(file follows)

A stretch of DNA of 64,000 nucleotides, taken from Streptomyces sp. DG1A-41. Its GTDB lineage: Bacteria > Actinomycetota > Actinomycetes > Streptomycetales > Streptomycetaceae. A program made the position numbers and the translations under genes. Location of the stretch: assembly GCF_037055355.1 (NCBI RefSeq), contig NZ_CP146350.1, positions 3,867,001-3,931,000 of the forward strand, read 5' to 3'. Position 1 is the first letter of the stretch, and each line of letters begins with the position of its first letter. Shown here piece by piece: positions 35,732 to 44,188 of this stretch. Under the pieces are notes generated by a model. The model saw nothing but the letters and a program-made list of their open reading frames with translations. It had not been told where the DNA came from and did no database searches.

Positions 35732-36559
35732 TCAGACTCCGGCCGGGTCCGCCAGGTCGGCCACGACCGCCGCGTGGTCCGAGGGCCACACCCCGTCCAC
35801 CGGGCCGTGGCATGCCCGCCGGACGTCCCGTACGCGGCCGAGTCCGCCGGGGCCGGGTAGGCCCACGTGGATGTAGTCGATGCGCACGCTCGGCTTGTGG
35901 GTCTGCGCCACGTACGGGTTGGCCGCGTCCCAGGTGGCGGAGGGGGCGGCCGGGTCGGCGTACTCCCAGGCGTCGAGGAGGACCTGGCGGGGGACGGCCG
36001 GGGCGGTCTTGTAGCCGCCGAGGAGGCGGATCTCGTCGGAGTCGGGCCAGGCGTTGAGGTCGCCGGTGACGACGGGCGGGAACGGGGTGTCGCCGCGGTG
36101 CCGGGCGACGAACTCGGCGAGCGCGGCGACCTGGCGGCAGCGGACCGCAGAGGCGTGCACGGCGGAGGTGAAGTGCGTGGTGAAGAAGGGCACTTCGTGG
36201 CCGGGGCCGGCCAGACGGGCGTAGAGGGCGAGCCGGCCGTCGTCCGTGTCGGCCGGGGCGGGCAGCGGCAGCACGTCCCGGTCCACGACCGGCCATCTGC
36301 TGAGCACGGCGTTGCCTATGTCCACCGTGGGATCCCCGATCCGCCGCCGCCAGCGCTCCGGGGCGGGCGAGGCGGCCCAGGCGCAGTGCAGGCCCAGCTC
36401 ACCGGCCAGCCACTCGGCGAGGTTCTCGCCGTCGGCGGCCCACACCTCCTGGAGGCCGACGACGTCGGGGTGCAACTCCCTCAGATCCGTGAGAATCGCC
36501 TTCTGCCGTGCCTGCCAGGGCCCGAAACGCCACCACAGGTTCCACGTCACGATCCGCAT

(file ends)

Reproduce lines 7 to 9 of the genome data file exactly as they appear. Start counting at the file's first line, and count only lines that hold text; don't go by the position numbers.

36101 CCGGGCGACGAACTCGGCGAGCGCGGCGACCTGGCGGCAGCGGACCGCAGAGGCGTGCACGGCGGAGGTGAAGTGCGTGGTGAAGAAGGGCACTTCGTGG
36201 CCGGGGCCGGCCAGACGGGCGTAGAGGGCGAGCCGGCCGTCGTCCGTGTCGGCCGGGGCGGGCAGCGGCAGCACGTCCCGGTCCACGACCGGCCATCTGC
36301 TGAGCACGGCGTTGCCTATGTCCACCGTGGGATCCCCGATCCGCCGCCGCCAGCGCTCCGGGGCGGGCGAGGCGGCCCAGGCGCAGTGCAGGCCCAGCTC